From the Triumvirate to the Ominous Octet: A New Paradigm for the Treatment of Type 2 Diabetes Mellitus

  1. Ralph A. DeFronzo
  1. From the Diabetes Division, University of Texas Health Science Center, San Antonio, Texas.
  1. Corresponding author: Ralph A. DeFronzo, albarado{at}uthscsa.edu.

Insulin resistance in muscle and liver and β-cell failure represent the core pathophysiologic defects in type 2 diabetes. It now is recognized that the β-cell failure occurs much earlier and is more severe than previously thought. Subjects in the upper tertile of impaired glucose tolerance (IGT) are maximally/near-maximally insulin resistant and have lost over 80% of their β-cell function. In addition to the muscle, liver, and β-cell (triumvirate), the fat cell (accelerated lipolysis), gastrointestinal tract (incretin deficiency/resistance), α-cell (hyperglucagonemia), kidney (increased glucose reabsorption), and brain (insulin resistance) all play important roles in the development of glucose intolerance in type 2 diabetic individuals. Collectively, these eight players comprise the ominous octet and dictate that: 1) multiple drugs used in combination will be required to correct the multiple pathophysiological defects, 2) treatment should be based upon reversal of known pathogenic abnormalities and not simply on reducing the A1C, and 3) therapy must be started early to prevent/slow the progressive β-cell failure that already is well established in IGT subjects. A treatment paradigm shift is recommended in which combination therapy is initiated with diet/exercise, metformin (which improves insulin sensitivity and has antiatherogenic effects), a thiazolidinedione (TZD) (which improves insulin sensitivity, preserves β-cell function, and exerts antiatherogenic effects), and exenatide (which preserves β-cell function and promotes weight loss). Sulfonylureas are not recommended because, after an initial improvement in glycemic control, they are associated with a progressive rise in A1C and progressive loss of β-cell function.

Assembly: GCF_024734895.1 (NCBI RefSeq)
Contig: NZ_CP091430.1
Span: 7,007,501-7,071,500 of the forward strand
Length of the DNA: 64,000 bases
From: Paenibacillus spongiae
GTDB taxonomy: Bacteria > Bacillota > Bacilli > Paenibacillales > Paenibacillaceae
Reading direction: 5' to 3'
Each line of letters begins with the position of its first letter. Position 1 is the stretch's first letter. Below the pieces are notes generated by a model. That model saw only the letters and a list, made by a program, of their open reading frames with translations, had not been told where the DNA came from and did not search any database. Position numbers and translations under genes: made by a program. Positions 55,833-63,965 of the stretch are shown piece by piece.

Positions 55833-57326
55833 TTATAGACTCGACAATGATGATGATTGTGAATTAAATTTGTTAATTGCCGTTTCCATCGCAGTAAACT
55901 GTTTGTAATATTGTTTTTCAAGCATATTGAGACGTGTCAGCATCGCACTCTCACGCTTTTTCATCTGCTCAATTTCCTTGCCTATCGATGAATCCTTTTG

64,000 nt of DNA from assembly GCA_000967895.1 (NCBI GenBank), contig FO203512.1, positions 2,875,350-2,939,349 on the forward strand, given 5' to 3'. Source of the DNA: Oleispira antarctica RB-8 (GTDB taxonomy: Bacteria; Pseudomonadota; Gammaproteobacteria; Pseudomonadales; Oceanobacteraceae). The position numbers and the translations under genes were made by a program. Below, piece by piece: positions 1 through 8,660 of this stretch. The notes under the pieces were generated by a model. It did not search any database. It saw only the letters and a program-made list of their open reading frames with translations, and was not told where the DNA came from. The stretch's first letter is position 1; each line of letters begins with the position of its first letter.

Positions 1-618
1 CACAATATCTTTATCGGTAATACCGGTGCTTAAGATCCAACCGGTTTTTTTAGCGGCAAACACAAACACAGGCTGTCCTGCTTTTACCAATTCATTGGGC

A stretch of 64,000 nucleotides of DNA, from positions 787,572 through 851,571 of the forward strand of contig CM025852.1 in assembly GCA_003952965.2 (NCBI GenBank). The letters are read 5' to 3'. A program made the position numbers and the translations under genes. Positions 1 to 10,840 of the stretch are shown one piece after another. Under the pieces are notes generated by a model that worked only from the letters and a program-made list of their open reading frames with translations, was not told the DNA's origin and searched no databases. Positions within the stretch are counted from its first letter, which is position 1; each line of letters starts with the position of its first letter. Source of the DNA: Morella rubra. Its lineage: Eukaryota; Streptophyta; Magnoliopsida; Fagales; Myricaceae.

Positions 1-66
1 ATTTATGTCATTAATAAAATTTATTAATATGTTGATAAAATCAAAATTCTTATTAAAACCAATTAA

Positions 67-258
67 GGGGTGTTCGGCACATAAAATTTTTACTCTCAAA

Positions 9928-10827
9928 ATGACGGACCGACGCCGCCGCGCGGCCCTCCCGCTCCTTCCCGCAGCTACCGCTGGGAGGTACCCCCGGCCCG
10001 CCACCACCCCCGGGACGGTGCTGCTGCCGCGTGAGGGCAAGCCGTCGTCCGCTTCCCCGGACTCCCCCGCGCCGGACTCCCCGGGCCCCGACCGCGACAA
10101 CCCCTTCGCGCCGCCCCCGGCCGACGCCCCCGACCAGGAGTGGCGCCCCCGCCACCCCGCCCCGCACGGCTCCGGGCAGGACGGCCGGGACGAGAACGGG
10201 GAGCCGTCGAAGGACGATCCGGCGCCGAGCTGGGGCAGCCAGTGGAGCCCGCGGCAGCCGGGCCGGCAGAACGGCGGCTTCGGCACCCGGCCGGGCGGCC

NATURAL HISTORY OF TYPE 2 DIABETES

The natural history of type 2 diabetes has been well described in multiple populations (116) (rev. in (17,18). Individuals destined to develop type 2 diabetes inherit a set of genes from their parents that make their tissues resistant to insulin (1,16,1924). In liver, the insulin resistance is manifested by …

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